CASE LAW - R v Al Farraj

BC Courts Coat of ArmsAbdulrahman Al Farraj is a Saudi Arabian national attending school full time in British Columbia. He was checked by police and produced a Kingdom of Saudi Arabia driver's licence that contained a few words of English and the balance in Arabic. Cst. Hildred of the CRD IRSU unit issued a violation ticket to Mr. Al Farraj for failing to produce a driver's licence as he did not produce a translation that would allow determination of what Mr. Al Farraj was licenced for.

Judicial Justice H. W. Gordon dismissed the ticket as the Motor Vehicle Act does not require a driver to produce a translation of their driver's licence for the police.

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licence

I'm wondering why there could be a problem if the offshore visitors understand and follow the BC traffic laws? Many BC residents bend the rules to get there faster and add 10,20, 30, 40, likely  because few get caught.Ten Thousand new drivers in BC and how many new Highway Patrol officers? 

Isn't that the point ?

".... if the offshore visitors understand and follow the BC traffic laws ?"

The whole point of the story was that the "visitor" (student), didn't follow the BC traffic laws.

Not having a provision that a driver must carry a license that describes the required information in one of the two official languages is a hole in the BC MVA, trust me there are many.

ie, why must you signal a lane change no matter if your manoover could affect other traffic, but you only have to signal a turn "if traffic may be affected"

It would have been prudent and reasonable for someone temporarily living and getting an edjucation in Canada while holding a DL from a county where some of the required information on their DL is not in English or French, to go that extra tiny step of obtaining a International Driving Permit. (which is an interpretive document to accompany a foriegn DL [exactly the problem here]).  Oh and yes it would have saved him the time it took to attend court as well.

 

The whole point?

What if the shoe is on the other foot?

I've driven in numerous jurisdictions across this continent and Europe, and rented cars there too, just using my BC Driver License. Regrettably, I'm kind of ignorant as I don't actually speak French, or Irish, but driving in those countries posed no difficulties.

We are surrounded by foreign licensees, at all times. Not just students attending BC schools, but numerous foreign visitors who don't remain long enough to be required to get their BC license. So far as traffic accidents are concerned, it really isn't an issue. Not here. Not there.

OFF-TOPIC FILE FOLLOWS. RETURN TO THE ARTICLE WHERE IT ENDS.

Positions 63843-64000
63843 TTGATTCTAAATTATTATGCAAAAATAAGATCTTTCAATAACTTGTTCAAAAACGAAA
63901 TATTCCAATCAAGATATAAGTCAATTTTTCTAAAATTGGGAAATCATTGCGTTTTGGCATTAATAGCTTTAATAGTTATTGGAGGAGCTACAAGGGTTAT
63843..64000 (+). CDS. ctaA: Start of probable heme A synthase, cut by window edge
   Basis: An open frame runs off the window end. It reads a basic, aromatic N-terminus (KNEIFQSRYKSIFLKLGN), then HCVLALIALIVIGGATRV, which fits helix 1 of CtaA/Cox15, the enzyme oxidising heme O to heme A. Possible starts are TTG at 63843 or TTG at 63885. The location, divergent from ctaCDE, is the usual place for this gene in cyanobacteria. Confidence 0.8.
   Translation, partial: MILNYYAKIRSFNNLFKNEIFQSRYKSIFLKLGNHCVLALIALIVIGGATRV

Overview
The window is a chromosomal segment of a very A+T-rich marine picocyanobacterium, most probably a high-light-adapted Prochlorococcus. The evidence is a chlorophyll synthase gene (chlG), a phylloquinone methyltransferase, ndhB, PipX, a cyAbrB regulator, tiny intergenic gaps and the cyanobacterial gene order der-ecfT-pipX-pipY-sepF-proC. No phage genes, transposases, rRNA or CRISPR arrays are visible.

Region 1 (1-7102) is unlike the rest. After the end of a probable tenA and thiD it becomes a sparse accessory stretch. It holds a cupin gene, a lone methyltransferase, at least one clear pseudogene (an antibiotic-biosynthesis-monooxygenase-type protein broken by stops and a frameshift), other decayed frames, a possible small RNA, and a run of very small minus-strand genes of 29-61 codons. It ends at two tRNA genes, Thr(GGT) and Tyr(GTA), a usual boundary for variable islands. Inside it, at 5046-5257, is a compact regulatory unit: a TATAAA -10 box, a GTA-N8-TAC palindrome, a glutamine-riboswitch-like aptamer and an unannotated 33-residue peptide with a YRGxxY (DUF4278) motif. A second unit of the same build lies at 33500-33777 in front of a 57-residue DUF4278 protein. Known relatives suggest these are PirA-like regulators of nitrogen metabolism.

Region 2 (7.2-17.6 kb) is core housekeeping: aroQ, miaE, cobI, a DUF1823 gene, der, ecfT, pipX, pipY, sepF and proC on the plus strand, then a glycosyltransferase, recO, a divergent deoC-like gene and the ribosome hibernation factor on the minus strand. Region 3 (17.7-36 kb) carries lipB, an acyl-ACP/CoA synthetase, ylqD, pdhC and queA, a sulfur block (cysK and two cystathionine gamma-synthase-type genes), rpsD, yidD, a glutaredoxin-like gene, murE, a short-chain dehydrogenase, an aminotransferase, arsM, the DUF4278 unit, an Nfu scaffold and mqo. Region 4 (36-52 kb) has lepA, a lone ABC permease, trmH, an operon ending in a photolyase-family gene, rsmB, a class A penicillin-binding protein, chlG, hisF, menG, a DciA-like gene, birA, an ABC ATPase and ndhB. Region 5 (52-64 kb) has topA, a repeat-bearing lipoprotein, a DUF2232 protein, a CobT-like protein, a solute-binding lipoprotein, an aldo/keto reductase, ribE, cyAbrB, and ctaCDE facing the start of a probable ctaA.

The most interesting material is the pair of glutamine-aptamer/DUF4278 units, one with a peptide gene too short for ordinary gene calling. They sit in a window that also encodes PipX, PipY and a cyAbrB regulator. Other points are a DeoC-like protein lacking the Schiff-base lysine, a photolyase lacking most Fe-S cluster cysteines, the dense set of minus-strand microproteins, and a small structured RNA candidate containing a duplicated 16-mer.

Not having a provision that a driver must carry a license that describes the required information in one of the two official languages is a hole in the BC MVA, trust me there are many.

Well, that would be a challenge for BC, which is a Provincial jurisdiction. But the French/English requirement is a Federal issue. (Personally, I think we should have a Federally issued Canadian Driver License rather than letting this be a Provincial issue, but that's a separate subject.)

ie, why must you signal a lane change no matter if your manoover could affect other traffic, but you only have to signal a turn "if traffic may be affected"

What on earth does this have to do with anything? The simple fact is that when the law about signalling turns was written, vehicles were more challenging to drive. Gears had to be shifted, power steering hadn't been invented, and braking systems were pretty hopeless a century ago. Most vehicles didn't even have turn signals. So it would have been entirely unrealistic to demand that drivers signal all their turns, even if there were no other road users around!

Meanwhile, the creation of laned traffic co-incided with electric turn signals. All you had to do was move a lever, projecting from the steering column! And so it only made sense to mandate signalling lane changes, because it had become feasible and easy to do so.

But you know what? I'll bet you at least 9 out of 10 home grown BC drivers have never even given this a moment's thought. So why would we expect our foreign visitors to do so? This makes absolutely no sense.

As for the International Driving Permit, I paid for one once before heading over to Europe, and frankly the only use I could find for it was the sheet of Road Signs used in the UK. These days, thanks to the internet, we can look up that information (along with other jurisdiction's driver manuals) online. 

 

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